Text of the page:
I am unable to walk and need to use a wheelchair out of home, but inspite of this I have been living a pretty normal life, thanks to my parents who were very adamant in giving me a normal life. I studied in a top regular school amongst hundreds of normal girls, and inspite of a few difficulties like proper arrangement for reaching into my class and going to washrooms, I completed my schooling with the help of my parents and some very friendly classmates and kind teachers. Due to regular education, I developed a sense of self confidence, right attitude and freedom. I also completed my B. Com degree subsequently. I always wanted to be into designing, but due to lack of infrastructure facilities in the design schools in my city, I chose to study design completely online from a design college in U.S.A and today I'm a Graphic Designer and freelancer. I have resided in a foreign country and the difference in approach regarding disabled persons in those countries is uncomparable to our country. Life there for a person like me is extremely easy and there are also numerous work opportunities. But I choose to remain hopeful and believe that through your programme and sincere efforts of people and organizations like Designmate, things will change for the better! And as NIck Vujicic, the motivational speaker says... if you add G to DISABLE, it becomes GOD IS ABLE, hence anything is possible and Together, We can make a Difference!

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    Getting into a school proved to be a herculean task for me. My parents wanted me to study in a regular school. Unfortunately, most of the famous schools in Chennai were not keen on taking on the responsibility of a disabled child.

    My parents and I watched your episode titled “Persons with Disabilities”. We realized that what we were seeding on your show was a reflection of what we had gone through. I am a physically challenged girl and I have been disabled since birth. I have completed my Masters in Mass Communication at Women’s Christian College, Chennai. I currently work as a Copy Writer in an ad agency. All this would not have been possible without my initial education. However, getting into a school proved to be a herculean task for me. My parents wanted me to study in a regular school. Unfortunately, most of the famous schools in Chennai were not keen on taking on the responsibility of a disabled child. Every school my parents approached for my admission had only one question to ask – “Why don’t you put your child in a special school?” After facing rejection time and again, one of the popular schools in Chennai- Union Christian Matriculation Higher Secondary School finally opened the doors for me. The school did not hesitate to take me in. My principal, teachers and friends never treated me differently and they made my school life memorable. My principal also made sure that my classroom was on the ground floor every year. Generally life for a person like me is a struggle against the system. Once I finished my degree and masters, the next big hurdle I faced was while finding a job. Many companies are not forthcoming, when it comes to offering a job to a disabled person. A couple of years ago, I went to a multi-national company called Lason India, for a job interview. I was appalled when they turned me down without even taking a look at my qualifications and experience simply because I happened to be disabled. Their excuse was that they generally do not recruit disabled people in their company. A few years back I also attended a bank exam where the disabled people were seated on the second floor. Some people had to be carried up as they could not climb the stairs. After great difficulty I have managed to find a job that is in line with my qualifications as a Copy Writer. All this was possible because my parents are well educated and financially sound. Sadly not everyone is as fortunate as I have been. I shudder to think of the fate of the disabled people who do not have access to facilities. It is really sad that our country is so insensitive to needs of the physically challenged. Kudos to you for throwing light on the problems faced by people like me!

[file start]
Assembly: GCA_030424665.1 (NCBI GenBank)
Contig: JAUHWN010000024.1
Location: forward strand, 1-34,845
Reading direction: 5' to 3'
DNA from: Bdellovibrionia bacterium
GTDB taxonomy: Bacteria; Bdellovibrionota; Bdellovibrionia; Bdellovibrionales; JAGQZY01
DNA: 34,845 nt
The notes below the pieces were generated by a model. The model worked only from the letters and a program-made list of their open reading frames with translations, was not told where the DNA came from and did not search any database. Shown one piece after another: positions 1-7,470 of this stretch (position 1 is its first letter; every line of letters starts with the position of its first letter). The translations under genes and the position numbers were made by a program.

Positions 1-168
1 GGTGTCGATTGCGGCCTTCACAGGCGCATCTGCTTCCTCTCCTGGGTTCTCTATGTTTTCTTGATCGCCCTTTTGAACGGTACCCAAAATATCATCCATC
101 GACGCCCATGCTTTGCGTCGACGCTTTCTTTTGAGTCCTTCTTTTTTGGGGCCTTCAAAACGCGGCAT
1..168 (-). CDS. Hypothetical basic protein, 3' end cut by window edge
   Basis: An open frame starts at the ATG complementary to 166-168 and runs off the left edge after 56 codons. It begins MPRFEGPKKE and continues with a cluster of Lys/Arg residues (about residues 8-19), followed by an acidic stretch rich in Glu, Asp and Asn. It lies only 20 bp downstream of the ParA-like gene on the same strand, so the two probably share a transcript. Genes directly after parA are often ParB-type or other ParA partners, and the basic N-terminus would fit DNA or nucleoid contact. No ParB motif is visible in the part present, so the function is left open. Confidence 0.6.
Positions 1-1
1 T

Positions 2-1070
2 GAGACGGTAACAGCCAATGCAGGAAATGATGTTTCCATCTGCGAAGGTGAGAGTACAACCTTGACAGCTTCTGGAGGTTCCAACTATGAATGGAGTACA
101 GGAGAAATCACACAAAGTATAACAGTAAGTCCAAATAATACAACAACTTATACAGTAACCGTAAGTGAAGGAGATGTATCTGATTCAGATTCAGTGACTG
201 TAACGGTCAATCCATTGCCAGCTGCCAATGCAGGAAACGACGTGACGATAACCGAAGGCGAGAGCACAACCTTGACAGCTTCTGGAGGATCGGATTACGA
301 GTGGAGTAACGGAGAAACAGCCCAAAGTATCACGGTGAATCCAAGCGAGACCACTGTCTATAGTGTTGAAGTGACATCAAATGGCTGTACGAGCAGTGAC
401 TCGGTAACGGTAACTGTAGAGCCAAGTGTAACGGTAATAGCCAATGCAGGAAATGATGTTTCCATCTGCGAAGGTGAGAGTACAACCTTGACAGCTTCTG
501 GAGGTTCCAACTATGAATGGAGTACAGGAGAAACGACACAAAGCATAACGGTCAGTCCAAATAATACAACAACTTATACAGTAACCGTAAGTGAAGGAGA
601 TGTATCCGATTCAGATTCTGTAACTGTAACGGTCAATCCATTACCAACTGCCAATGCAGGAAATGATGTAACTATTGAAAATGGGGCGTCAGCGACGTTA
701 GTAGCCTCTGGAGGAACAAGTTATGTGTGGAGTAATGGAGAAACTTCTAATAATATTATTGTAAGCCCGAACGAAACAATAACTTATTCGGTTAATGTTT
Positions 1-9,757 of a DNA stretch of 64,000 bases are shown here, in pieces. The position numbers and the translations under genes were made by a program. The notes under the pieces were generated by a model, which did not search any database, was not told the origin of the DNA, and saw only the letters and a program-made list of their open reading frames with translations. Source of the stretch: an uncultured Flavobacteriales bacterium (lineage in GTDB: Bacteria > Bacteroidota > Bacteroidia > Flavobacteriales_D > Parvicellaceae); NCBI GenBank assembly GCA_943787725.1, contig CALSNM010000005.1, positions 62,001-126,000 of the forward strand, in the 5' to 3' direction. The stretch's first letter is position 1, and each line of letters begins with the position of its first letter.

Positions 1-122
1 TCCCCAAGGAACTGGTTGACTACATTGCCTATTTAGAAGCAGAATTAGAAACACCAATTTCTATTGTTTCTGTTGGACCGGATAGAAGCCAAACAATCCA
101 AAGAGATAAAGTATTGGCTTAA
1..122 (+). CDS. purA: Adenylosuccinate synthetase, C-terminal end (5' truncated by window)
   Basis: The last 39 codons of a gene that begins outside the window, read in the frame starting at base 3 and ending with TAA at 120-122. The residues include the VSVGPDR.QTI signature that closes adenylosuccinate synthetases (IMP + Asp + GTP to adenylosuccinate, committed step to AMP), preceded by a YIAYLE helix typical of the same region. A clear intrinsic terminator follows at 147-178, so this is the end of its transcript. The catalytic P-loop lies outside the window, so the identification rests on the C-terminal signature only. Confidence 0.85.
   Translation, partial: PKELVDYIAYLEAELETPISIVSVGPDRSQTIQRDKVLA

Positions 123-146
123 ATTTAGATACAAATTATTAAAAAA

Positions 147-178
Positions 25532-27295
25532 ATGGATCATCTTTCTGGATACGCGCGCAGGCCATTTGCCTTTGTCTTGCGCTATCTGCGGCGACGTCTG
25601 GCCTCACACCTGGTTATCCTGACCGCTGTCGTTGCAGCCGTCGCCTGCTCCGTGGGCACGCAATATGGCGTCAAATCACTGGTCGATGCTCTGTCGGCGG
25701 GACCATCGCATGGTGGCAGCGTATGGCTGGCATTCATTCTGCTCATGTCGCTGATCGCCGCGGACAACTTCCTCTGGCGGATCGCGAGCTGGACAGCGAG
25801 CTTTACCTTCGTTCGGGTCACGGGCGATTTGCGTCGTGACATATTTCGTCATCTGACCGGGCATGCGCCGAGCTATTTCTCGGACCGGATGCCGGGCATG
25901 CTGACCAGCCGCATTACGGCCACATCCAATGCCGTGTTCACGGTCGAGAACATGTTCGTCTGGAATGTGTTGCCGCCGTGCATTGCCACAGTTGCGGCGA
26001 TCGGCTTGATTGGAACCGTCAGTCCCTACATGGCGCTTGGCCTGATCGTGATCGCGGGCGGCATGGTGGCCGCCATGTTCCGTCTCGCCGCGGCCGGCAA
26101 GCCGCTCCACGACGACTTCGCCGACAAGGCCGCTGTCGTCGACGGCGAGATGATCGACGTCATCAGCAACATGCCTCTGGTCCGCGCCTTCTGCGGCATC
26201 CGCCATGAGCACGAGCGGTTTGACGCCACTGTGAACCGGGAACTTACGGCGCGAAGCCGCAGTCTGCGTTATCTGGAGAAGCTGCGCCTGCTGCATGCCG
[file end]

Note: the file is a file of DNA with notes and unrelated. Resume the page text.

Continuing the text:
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    In my schooling days I had a senior who is a victim of polio. No one discouraged her, she was accepted by everybody as a normal girl and she used to say "Don’t show me sympathy" she was a brilliant student throughout.

    HI, I appreciate the work being done by Aamir Sir and the SMJ team. Thank you for showing this episode. In my schooling days I had a senior who is a victim of polio. No one discouraged her, she was accepted by everybody as a normal girl and she used to say "Don’t show me sympathy" she was a brilliant student throughout. Even during my college days I had a friend who didn’t have a leg and he never felt bad about it. He was a motivation for us, because he always stood by, to help others. He participated in blood donation camps and when there was an emergency in requirement of a rare blood group, he came back 200 km from his relatives place... Try to learn from such people as they teach you that even though they are phc, their attitude towards life is beautiful. How many people are there in the world who can stay without complaining for a single time throughout the day? My ans would be NONE. But seeing this episode made me realise that these people teach you how to live your life to the fullest... Satyamev Jayate!!!